I have a little bit of that myself, but I'm getting over it...age does that to you I think...what's important to you shifts over time...I do have a bunch of CD's that I "had to have" that remain unopened months later...and I did get the completist thing again when I ran across Michael McDermott a couple of years ago...he's been recording since the early 90's, but somehow I missed him until he released "Willow Springs" a couple of years ago...damned if he isn't the best artist I've heard in so long I can't remember...kind of got me inspired again, and I bought his whole catalog, and I've listened to every one of them multiple times...that was a good feeling, to get that excited over rock and roll I know how it is to have the "need" to pick up every daggone thing they've ever done...

You can do what you want Stina...I no longer have any vinyl...that was tough...but it's all available in one form or will probably know when the right time is to do that, if it comes...


Vinyl... I like the visual aspects of it. The collector aspect. The art of it all. MP3s are handy and I use them daily, but.... It's the same with those nooks or whatchmacallits. Those things you play books on. I want to hold a book in my hands and line them up on my shelves. A throw back from a family of hoarders. 

- Stina

I have to put in a plug for Rochester’s own Son House.   Dick Waterman “rediscovered” Son House here in 1964.  He had been living in Rochester for 20 years working on the railroad as a Porter.  

Two years ago, our Geva Theatre held a week long Son House Festival where Dick Waterman spoke about Son (calling him “first among equals” of blues players) and featuring John Hammond, John Mooney and Chris Thomas King.  

Starting in May of 2019, they are presenting a dramatization of Son’s rediscovery “Revival – The Resurrection of Son House” on stage.    

Dick Waterman also had great stories about Skip James who to me, outside of Robert Johnson, is the most mysterious and complex of the blues players.    I love the line in the movie Ghost World where the lead character, after becoming obsessed with “Devil Got My Woman” asks the record seller who she got it from if he has anymore records like that and he replies “there are no other records like that”.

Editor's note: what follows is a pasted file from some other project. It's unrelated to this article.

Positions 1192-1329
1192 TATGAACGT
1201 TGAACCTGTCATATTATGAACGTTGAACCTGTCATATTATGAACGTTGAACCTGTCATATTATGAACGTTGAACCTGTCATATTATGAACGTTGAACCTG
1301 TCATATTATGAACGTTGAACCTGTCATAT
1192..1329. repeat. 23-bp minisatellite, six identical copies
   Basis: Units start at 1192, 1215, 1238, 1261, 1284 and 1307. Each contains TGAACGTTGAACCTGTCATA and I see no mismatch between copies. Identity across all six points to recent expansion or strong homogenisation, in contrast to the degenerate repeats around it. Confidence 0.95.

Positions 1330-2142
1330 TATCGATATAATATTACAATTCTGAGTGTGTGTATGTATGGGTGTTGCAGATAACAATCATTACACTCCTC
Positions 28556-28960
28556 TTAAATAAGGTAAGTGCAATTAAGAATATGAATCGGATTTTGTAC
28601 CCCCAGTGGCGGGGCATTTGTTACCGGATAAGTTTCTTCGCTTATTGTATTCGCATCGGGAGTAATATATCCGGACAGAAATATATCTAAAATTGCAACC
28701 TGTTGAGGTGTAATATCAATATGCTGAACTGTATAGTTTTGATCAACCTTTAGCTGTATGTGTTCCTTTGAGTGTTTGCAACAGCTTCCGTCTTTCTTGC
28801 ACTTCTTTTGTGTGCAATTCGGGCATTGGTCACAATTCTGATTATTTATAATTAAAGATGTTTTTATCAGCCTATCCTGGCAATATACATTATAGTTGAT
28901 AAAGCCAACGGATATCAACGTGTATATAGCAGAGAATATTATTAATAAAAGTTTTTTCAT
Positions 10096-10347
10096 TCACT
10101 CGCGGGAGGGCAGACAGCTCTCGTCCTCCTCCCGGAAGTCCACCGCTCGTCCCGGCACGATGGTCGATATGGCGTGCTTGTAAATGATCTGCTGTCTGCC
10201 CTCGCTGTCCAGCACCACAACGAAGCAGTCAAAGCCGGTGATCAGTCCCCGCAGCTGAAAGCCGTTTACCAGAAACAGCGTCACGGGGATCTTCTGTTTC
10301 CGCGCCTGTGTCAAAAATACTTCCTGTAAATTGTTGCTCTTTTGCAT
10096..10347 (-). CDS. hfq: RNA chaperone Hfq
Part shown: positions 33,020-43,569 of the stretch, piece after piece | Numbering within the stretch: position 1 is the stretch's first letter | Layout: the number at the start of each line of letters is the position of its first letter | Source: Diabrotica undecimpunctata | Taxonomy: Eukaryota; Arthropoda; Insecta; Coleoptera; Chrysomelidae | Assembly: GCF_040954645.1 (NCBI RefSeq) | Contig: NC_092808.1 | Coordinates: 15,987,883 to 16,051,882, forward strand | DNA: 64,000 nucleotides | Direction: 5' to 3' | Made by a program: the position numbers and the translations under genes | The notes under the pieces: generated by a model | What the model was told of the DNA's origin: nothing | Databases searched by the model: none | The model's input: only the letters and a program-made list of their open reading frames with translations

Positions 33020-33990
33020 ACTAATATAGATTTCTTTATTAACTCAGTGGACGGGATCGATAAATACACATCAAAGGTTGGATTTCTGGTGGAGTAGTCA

That's great (the Ghost World clip, which I have not seen)!  Son House is also a great one and it is nice they are doing an original dramatic piece on him, I wish there was more of that kind of thing...A buddy of mine plays drums at a farmer's market in Ohio every Saturday morning with a guitarist and singer who is much younger than us and obsessed with blues, country blues, delta blues, etc.   This kid's favorite artist is Skip James...does really good versions of "Illinois Blues" and "Cypress Grove Blues"...he tunes the way Skip did for those songs, which is not standard tuning but open D-Minor...I've messed with a lot of open tunings, but I haven't run across anyone who used that...


The movie is very good with some terrific performances and the graphic novel is is based on is great.    A cool soundtrack as well.      

That's excellent - I'll dig into those recordings. Had heard of Son House before, but didn't dig in.

I want to see that movie - it's on my list along with a ton of really interesting looking documentaries on vinyl. There are some where they really dive into the collector's side of things. It gets pricey when you add them up so am trying to figure out which ones to get now. "Desperate Man's Blues" looks like it'd be a winner but it's out of print. 

Have a list of books as well. Bought a book to read called "Old Records Never Die" by Eric Spitznagel about a man who sold off his records and years later is trying to hunt down the actual records he sold.

- Stina

Great topic and column, Ed.  Was lucky to see John Lee Hooker outdoors at Penn's Landing in Philly 1991 or '92.  Wish I'd have also gotten to see RL Burnside.  His later records were souped up by Fat Possum and sounded great, as did his earlier acoustic recordings.

Jay McInerney did a profile for the New Yorker years ago about Matthew Johnson of Fat Possum Records and it featured RL Burnside.   It was laugh out loud funny.   It is only in their archives and I can't post it here.   A sample - One of Johnson's several complaints about Burnside - "My whole livelihood is based on a guy taht doesn't give a rat's a** about anything".  




I’ve read up him a bit over the years and that statement doesn’t surprise me a bit. He had a tough life in many ways, his father, a couple brothers and I think a few cousins were murdered here in a Chicago in the span of about a year. I guess some felt Fat Possum was taking advantage of him with their remixes and so on but overall I thought most of his later career was well served. I first came across him listening to the soundtrack for The Sopranos, which included a modernized It’s Bad You Know. I don’t think he spent a lot of time on the lyrics for the song in this video, but he got his point across peevishly if not humorously.


He talks about that as the reason he went back to Mississippi.   But he also talked about how he shot and killed a man who was trying to intimidate him when he returned back home.  When the judge asked him if he intended to kill the man he said "it was between him and the Lord, his dyin'.  (pause) I just shot him in the head".